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THF Monthly Kukai — March 2022

Welcome to the THF Monthly Kukai.

This month’s theme:

Note: Anonymity is an essential part of any kukai. Please respect this to offer the reader (and voter) the opportunity to choose only the poem.

The THF Kukai Overview

A kukai is a (usually quite casual) poetry contest. The administrator of the kukai (that’s us) assigns a theme for a given writing period and posts to Troutswirl (The Haiku Foundation blog) on the THF site, which is then redirected outward through our various media outlets. Poets write work to this theme during the allotted time and submit it to the administrator. The work submitted is gathered into an anonymous roster and posted to Troutswirl (The Haiku Foundation blog) for public viewing. At that time all participating poets and other interested readers may vote for their favorites. Votes are tallied and the results made public. The top winners will be acknowledged each month, and offered their choice of prizes from a list compiled by the Foundation. Please remember that everyone who votes is a winner — the process of choosing your personal favorites is not just fun, but also one of the best ways to improve your own haiku practice!

Results of Last Month’s THF Kukai

theme: icicles

In February there were 164 submissions from twenty-two countries across four continents.
One hundred five voters casting ballots determined the following results.

First Prize
icicles . . .
how soon moments
become memories
     — Srinivas S (54 points - 5; 4; 1; 3; 4)
Generally speaking things do not turn out well when haiku poets make generalizations. I am happy to see that the author has managed to buck that trend in this case. This is I think partly because the icicle image, and the analogy with memory that is suggested, are so apt to the purpose. When icicles start to thaw, how swiftly they can disappear! This is a notable example of how not to fall flat on the ice, so to speak. A fine balancing act, and well executed.
Second Prize
     — Scott Mason (52 points - 4; 5; 1; 4; 1)
This is the most pleasing example of a concrete haiku that I have seen for a long time. Wind can do strange things with icicles. If it blows steadily enough throughout the freezing period they can even grow at an angle, as if defying gravity. Here I envisage a relatively mild wind carving away at this fully formed icicle (which constantly refreezes, as tends to happen) and thereby creating a sculptural effect.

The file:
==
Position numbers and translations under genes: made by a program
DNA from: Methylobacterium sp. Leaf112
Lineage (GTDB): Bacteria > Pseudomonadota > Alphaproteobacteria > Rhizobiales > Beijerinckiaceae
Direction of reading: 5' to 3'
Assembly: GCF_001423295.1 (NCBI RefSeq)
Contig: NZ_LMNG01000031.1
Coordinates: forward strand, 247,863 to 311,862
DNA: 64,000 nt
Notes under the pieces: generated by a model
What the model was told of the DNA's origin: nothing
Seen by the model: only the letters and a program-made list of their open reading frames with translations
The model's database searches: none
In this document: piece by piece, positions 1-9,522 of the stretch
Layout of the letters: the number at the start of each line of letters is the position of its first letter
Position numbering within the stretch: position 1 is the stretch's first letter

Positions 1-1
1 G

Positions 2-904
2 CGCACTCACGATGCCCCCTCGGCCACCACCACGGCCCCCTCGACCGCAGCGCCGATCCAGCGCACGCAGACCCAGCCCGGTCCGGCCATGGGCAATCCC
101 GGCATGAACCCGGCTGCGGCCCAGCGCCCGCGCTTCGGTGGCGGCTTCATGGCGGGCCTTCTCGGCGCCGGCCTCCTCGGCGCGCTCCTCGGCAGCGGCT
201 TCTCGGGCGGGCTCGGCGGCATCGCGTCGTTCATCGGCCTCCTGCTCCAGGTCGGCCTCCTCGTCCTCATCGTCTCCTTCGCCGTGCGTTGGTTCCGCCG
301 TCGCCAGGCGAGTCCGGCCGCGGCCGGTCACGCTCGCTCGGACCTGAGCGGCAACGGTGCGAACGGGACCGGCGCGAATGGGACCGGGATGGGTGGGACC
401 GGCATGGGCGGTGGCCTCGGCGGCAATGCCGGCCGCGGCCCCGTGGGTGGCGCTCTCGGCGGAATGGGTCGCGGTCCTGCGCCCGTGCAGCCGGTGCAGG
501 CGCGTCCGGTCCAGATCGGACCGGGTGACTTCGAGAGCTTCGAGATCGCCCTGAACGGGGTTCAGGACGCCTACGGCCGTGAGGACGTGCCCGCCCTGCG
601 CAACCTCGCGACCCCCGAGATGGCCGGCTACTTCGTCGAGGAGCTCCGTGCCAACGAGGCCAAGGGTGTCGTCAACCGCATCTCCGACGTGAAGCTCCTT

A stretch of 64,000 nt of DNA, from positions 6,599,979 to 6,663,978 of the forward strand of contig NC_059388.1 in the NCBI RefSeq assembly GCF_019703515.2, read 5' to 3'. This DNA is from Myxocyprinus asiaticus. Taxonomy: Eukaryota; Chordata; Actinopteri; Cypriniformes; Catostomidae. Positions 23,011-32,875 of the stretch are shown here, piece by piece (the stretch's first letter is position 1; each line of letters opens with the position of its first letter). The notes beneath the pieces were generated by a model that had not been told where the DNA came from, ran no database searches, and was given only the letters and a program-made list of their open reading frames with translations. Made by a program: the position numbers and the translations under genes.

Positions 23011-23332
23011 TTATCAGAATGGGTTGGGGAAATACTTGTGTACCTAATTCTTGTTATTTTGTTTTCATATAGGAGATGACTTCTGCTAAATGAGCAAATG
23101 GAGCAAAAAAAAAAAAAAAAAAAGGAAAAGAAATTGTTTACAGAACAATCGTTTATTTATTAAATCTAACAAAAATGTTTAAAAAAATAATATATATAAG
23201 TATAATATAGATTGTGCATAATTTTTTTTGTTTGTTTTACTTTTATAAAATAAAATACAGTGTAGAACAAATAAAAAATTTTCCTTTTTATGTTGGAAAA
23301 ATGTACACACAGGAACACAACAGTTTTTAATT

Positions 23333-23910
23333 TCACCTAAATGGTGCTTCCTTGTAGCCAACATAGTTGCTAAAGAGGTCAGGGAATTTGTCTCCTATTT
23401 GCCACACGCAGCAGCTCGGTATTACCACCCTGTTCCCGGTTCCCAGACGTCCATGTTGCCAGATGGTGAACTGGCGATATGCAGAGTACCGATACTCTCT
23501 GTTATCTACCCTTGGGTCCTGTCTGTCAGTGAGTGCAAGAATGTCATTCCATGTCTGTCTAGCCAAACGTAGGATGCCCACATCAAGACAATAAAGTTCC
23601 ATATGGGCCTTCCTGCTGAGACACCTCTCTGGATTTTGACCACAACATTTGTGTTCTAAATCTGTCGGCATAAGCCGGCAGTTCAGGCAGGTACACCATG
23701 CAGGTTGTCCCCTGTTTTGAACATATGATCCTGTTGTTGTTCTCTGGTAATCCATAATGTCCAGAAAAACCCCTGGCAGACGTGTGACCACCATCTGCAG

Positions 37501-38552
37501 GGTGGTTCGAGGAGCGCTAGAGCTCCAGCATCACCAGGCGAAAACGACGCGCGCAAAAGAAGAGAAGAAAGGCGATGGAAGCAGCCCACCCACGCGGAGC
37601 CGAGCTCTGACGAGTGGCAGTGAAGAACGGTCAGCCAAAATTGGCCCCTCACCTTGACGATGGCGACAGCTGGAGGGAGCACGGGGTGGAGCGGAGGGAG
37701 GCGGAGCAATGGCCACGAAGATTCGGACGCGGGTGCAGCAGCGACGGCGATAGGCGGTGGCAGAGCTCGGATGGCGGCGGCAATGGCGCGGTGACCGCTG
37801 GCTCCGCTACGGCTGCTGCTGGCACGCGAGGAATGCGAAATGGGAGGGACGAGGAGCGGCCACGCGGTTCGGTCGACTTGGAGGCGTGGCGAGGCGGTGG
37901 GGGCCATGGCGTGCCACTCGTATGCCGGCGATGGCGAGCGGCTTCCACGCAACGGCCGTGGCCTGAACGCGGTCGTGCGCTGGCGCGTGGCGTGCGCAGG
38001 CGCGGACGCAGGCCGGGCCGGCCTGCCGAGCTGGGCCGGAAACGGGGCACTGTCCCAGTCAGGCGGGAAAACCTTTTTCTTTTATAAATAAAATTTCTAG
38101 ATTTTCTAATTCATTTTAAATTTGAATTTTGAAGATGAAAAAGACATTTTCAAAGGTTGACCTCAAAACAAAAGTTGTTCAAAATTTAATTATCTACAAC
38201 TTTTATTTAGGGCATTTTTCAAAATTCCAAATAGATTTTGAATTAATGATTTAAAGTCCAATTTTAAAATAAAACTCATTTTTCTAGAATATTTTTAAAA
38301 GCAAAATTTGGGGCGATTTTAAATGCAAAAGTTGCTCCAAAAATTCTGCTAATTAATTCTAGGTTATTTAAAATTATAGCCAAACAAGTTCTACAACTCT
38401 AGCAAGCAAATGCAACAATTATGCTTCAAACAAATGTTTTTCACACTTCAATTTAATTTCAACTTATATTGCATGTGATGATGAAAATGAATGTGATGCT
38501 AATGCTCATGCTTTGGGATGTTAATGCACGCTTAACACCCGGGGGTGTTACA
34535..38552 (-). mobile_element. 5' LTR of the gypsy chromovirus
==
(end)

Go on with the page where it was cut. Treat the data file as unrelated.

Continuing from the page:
Third Prize
icicle . . .
how long will he take
to forgive me
     — Stella Pierides (51 points - 4; 3; 2; 5; 3)
I find that a great deal is implied here. It is winter. There has been a falling out, and apparently a felt culpability on the part of the writer. Possibly the weather (or another circumstance) has forced the couple or pair to be together when they might otherwise have chosen to put some distance between themselves –– at least for part of the day. There is a prevailing silence, and at best, monosyllabic and toneless exchanges when strictly necessary. This is one of those “suit yourself” kind of domestic stand-offs. It is true that I am embroidering –– even weaving my own version of the poem. Another reader will come up with a different story. What counts is that the poet has given us room to speculate, while at the same time giving us the very concrete image of the (how gradually?) thawing icicle.

Honorable Mentions
icicles . . .
with each drip
the sound of spring
     — Helen Ogden
border barb wire —
where the refugees cross
crimson icicles
     — Milan Rajkumar
our silence
icicles . . .
     — Christopher Calvin
mom's funeral
even the icicles
     — cezar florescu 
through icicles
grandpa's gap-toothed smile
     — marilyn ashbaugh

Remarks are by Dee Evetts, THF Monthly Kukai Commentator. He is an internationally known haiku poet and author of “The Conscious Eye” series on contemporary themes in Frogpond in the late 1990s and early 2000s.

Writing for The Haiku Foundation Monthly Kukai

On the first day of each month The Haiku Foundation will announce the kukai theme for that month. This theme should be the topic of your poem, and may be stated (by using the theme word or words) or implied. Form may be traditional (three-line, 5-7-5) or free (various numbers of lines and/or syllables). Season words (kigo) may or may not be used at the poet’s discretion. A poet may submit one poem per theme. All poems must be the original, unpublished work of the author. In order to maintain the spirit and fairness of the kukai, a poem that has appeared anywhere with its author’s name cannot be allowed for submission.

Please use the Kukai submission form below to enter your poem, and then press Submit to send your entry. No other submissions will be recognized or honored. Once a poem is submitted it cannot be revised. All poems must be signed (that is, no “anonymous” poems will be accepted, and the Submit button will not be available until both Name, Email, and Place of Residence fields are filled in). Poets will not receive acknowledgment of their submissions. Poems will be accepted from the announcement of the theme through midnight of the 15th of that month. All poets are eligible to participate. Administrators of the kukai are ineligible to submit poems. Your submission form to us should look something like this:

line one
followed by line two
and then line three


this poem is all in one line



[all lines right-justified]

If your poem has special formatting requirements you should note them as in the third example above.

Good luck, and have fun!


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